The new suite of modules will not tackle every hurdle in a multilingual site, and there will always be need for a lot of the contributed ones. However, now you are able to establish multiple languages and translate content, site variables, views and configuration from those built in D8 modules.

Core Web Services

Another small suite of modules that have been rolled into D8 are the Web Services modules. Nearly all projects require some form of API integration. Whether Drupal is talking to another service or vice versa. Drupal 8 Web Services help build that RESTful web services approach.

Using these modules you are able to expose entities and other resources to Web Services, as well as serialising your entity data in forms like JSON or XML. This also helps with format and user authentication.

These new tools will push the boundaries of how people will use D8 in the future to build sites. The concept of a ‘headless’ Drupal, where content is managed within Drupal and using the web services we send the data to another service or systems. A prime example is posting content to a JavaScript front end application or to a mobile application, which is all accomplished by D8 out of the box.


Whilst Kint isn’t a module in it’s own right, it is a vital submodule of Devel. Kint is a crucial tool when debugging and working with Twig in your theme layer; you will find yourself needing to view what is available to you in your render array. Kint will help you dump that array in a much more user friendly way.

Once you have enabled Devel and Kint you will be able to add {{ kint(variable_name) }} within your Twig template and then view the results on your front end.

Kint Debugging in Drupal 8

You will also notice from the screenshot that there are other sub tabs with the array. These will give you access to “Available Methods”, which you can use in preprocessors such as get() or getValue().


Another new addition to the suite of modules for Devel is the WebProfiler module. This gives you an analytical profiler of your D8 site in the form of a toolbar.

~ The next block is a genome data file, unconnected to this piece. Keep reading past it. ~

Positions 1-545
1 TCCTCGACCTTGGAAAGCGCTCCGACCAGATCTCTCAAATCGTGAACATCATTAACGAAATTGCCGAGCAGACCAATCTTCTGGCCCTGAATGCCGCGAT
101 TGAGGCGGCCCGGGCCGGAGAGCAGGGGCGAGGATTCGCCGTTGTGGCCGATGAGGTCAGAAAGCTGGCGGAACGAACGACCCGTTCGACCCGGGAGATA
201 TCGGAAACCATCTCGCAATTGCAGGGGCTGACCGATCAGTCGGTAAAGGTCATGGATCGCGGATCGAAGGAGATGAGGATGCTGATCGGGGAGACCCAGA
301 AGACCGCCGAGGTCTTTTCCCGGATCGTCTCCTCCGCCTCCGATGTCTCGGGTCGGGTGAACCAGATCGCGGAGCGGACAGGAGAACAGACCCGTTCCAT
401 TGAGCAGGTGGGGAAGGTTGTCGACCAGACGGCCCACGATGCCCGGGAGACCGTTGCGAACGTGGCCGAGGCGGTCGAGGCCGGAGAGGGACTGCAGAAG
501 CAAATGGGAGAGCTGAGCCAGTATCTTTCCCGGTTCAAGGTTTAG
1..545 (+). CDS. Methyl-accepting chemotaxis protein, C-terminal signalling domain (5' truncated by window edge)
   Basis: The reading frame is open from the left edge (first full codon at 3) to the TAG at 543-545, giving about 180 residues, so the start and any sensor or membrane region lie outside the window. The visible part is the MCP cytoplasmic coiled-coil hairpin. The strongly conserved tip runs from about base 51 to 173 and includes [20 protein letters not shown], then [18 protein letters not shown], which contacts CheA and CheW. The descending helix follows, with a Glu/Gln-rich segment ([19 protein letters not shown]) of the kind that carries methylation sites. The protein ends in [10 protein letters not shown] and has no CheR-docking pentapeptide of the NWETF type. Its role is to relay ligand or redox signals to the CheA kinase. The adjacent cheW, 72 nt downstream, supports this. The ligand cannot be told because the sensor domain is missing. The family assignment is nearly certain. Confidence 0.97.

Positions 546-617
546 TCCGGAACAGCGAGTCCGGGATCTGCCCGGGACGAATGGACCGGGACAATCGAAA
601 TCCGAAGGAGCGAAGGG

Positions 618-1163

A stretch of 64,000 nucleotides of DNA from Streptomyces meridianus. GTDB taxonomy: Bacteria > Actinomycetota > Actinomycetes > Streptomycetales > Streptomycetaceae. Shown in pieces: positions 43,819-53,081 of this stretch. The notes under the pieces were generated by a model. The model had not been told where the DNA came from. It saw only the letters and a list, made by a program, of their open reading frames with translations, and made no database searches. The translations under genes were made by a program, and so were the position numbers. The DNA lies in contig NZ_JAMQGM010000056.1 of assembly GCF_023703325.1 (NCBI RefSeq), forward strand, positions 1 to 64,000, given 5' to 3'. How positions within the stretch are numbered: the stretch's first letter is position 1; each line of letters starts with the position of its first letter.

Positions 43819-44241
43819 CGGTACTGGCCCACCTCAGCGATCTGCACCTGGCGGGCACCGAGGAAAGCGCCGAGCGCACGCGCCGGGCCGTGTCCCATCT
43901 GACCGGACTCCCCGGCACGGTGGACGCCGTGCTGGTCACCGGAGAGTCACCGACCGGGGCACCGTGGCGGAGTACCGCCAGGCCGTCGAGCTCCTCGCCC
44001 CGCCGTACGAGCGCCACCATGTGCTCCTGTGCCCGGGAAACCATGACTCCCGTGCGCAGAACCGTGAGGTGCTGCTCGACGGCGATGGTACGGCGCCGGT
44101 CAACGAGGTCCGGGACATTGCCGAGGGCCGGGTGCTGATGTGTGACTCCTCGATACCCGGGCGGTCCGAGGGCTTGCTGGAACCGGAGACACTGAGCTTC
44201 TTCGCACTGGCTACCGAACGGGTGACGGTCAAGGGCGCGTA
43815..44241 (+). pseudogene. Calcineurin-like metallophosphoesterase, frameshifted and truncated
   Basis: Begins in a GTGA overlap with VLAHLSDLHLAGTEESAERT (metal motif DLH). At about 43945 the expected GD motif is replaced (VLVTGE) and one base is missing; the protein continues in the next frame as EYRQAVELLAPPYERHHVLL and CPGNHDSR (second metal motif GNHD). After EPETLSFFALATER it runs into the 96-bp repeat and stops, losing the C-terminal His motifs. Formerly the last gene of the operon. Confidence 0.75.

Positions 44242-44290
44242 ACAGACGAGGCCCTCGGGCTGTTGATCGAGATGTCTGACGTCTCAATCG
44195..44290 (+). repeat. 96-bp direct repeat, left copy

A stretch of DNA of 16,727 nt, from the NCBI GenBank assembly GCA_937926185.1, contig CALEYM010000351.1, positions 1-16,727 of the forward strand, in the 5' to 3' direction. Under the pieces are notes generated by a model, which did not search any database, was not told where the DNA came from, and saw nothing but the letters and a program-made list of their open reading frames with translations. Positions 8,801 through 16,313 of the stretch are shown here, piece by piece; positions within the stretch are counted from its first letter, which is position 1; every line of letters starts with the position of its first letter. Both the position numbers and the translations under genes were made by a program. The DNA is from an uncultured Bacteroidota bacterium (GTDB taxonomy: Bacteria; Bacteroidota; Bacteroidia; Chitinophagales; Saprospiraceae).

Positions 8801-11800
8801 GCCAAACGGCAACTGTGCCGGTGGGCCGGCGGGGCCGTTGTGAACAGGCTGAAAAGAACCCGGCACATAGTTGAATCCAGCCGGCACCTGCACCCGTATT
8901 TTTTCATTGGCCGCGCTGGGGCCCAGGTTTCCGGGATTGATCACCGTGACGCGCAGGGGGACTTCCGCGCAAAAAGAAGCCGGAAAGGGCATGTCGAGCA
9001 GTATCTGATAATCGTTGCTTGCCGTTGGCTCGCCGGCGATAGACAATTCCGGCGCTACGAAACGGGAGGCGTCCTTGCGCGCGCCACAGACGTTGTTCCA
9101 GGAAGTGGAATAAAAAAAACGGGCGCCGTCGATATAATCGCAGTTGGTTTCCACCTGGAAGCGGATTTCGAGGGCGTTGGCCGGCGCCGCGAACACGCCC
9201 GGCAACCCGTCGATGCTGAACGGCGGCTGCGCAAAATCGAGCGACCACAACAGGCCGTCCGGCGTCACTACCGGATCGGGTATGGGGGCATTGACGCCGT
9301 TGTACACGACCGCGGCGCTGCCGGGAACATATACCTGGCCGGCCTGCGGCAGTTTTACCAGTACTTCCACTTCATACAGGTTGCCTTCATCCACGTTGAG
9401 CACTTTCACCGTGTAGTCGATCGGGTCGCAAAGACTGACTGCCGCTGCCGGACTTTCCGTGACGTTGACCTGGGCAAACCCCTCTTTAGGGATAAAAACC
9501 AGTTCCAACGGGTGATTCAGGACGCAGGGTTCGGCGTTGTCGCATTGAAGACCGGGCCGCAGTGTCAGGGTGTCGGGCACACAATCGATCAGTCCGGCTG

Devel webprofiler toolbar

This toolbar is extremely useful in diagnosing how performant your site is and where any of the problems are occurring. The profiler itself was a port from the very useful Symfony Web Profiler project which offers up the same sort of functionality but now also reports on useful Drupal information.

Some of the useful features it provides are asset delivery information, database query analysis, requests and user information. Using these features can give you a real insight into what is making your site tick and help you spot any potential problems.

Devel webprofiler status pages


Caching your Drupal site is key for performance. Caching a page to deliver it to the end user is great but can cause problems when you have elements of content on a page that can’t be cached such as dynamic data in blocks or webforms.

BigPipe can help with this as it will help you deliver all the cachable sections of your site first and then the dynamic or uncachable elements afterwards. This means that you can give the user most of the page very quickly and load in any custom data afterwards in an asynchronous manner. As custom data is normally slower to load and is almost always uncachable this doesn’t cause a slowdown to the rest of the page being loaded. As a result the site feels much more responsive and quicker to navigate from one page to the next.

You may have seen this approach on other sites like Facebook or Twitter where the skeleton of the page loads quickly and everything else loads onto the page afterwards. The fact this functionality is now available in D8 is a significant benefit to using D8 for large sites with lots of user interaction.

See the module in action